Depending on your situation, you may be able to take certain deductions. This makes it easier to qualify for food stamps based on your income. During the application process, many families are able to take a standard deduction based on their household size. It may also be possible to deduct some of the following:
- Child support payments you legally owe
- Medical expenses that exceed a certain amount and are not covered by insurance
- A portion of your earned income
- Some of your rent or utility expenses if your costs exceed a certain amount
- The cost of child care, in some situations
The SNAP guidelines also require that you have a limited amount of resources. You might qualify for food stamps in WA without having to report your resources if you already receive other forms of assistance, such as cash benefits. If you do not have food stamps eligibility based on your enrollment in other programs, you will need to meet the resource requirements.
A resource may include a bank account balance, cash, bonds, stocks and other similar things with value. Your home, personal property, life insurance policies or household goods usually do not count as resources for this program.
Learn more about the way resources and income affect your SNAP qualifications in our free guide.
Other Important Food Stamps Qualifications in Washington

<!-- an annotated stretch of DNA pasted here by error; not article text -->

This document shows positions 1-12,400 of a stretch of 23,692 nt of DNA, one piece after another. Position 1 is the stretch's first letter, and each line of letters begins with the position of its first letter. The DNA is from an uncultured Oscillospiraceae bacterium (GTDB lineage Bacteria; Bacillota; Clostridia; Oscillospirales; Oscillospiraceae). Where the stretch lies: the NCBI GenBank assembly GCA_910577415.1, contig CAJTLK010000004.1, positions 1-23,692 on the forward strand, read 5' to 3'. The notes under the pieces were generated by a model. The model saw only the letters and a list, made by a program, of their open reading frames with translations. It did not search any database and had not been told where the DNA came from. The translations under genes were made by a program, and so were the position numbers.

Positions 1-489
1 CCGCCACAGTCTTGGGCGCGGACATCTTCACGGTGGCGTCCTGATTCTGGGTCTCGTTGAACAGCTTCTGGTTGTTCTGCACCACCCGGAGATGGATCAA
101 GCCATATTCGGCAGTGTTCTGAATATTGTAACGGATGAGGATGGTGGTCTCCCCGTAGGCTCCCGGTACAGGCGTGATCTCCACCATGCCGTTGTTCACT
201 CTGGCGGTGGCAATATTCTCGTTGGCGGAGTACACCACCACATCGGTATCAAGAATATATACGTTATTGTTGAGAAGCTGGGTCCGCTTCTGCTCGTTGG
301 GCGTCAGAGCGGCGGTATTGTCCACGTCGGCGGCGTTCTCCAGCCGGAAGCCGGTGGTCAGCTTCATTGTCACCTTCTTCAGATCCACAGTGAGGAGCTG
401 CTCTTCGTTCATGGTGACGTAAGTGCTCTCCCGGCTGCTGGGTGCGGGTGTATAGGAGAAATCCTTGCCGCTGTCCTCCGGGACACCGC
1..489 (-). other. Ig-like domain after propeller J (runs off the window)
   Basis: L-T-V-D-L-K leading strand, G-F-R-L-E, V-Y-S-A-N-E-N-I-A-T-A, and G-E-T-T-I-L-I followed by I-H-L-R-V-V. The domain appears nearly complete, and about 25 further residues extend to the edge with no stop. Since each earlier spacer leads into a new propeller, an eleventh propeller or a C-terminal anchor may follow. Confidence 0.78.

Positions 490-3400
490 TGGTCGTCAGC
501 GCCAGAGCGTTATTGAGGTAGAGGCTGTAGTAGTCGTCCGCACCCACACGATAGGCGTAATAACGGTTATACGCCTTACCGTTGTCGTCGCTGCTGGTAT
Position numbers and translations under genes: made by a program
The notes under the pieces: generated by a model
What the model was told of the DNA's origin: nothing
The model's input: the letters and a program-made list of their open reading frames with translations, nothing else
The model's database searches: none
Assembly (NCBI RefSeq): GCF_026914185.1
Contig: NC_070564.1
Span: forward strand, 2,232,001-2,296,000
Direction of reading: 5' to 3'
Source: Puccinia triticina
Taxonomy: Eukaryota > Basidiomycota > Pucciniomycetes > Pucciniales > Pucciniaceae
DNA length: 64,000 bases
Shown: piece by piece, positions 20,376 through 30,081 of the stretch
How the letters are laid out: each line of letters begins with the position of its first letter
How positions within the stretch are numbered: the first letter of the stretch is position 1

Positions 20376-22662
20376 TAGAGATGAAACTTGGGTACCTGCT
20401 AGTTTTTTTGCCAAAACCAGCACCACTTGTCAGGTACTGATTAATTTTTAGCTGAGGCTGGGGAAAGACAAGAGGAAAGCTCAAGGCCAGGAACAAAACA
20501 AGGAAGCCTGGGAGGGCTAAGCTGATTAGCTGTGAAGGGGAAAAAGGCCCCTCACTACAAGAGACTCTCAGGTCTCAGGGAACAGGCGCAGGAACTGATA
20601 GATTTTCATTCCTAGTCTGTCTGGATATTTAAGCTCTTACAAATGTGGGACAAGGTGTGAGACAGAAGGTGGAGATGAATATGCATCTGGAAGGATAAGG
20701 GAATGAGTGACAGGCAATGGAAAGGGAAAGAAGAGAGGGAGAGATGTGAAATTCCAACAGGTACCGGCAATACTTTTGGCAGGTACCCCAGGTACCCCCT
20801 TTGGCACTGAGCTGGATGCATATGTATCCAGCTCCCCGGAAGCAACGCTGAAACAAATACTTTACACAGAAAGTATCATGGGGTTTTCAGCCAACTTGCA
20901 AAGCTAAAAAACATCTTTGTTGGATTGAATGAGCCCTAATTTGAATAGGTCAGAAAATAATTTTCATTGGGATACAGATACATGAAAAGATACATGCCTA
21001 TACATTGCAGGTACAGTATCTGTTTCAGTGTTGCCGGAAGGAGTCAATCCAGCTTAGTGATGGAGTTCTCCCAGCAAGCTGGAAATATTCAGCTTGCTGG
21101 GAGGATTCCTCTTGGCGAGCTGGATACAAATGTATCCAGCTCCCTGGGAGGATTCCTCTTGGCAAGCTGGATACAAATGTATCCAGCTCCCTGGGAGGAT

There are a few other food stamps eligibility requirements to be aware of. First, you cannot get assistance if you are a fugitive felon. Second, you can only qualify for food stamps if you have a Social Security number (SSN). Each member of your household who wants benefits must have an SSN before getting assistance. However, it is possible to qualify for help if you have applied for an SSN but are waiting for your number to be issued.
Third, your SNAP eligibility may be affected by your employment status. If you are between 16 and 59 years of age, you must register for work in most cases. Registering for work means that you agree to do any of the following, as requested:
- Take any reasonable job offer
- Participate in employment training
- Work the required number of hours per week
- Not quit your job or reduce your work hours without good reason
If you are older than 18 years of age and do not register for work as required, you can only get benefits for three months within a three-year period. Note that you may be exempt from the work requirements altogether if you are pregnant, raising dependent children or disabled. Learn more about the work rules and other requirements by reading our free guide.
How do you maintain your food stamps in Washington?
Your food stamps eligibility is subject to change over time. For example, your benefit amount may increase or decrease if your income changes. In some cases, you may lose your SNAP eligibility altogether if you no longer meet the requirements.
One of the most important things you can do to maintain your eligibility is to follow all of the program rules. Your benefits may be affected if you do any of the following:
- Misuse your benefits by shopping at unapproved stores or buying ineligible items.
- Attempt to buy, sell or trade benefits.
- Provide false information on your application.
- Fail to report changes to the DSHS as required.
Last Updated: February 27, 2023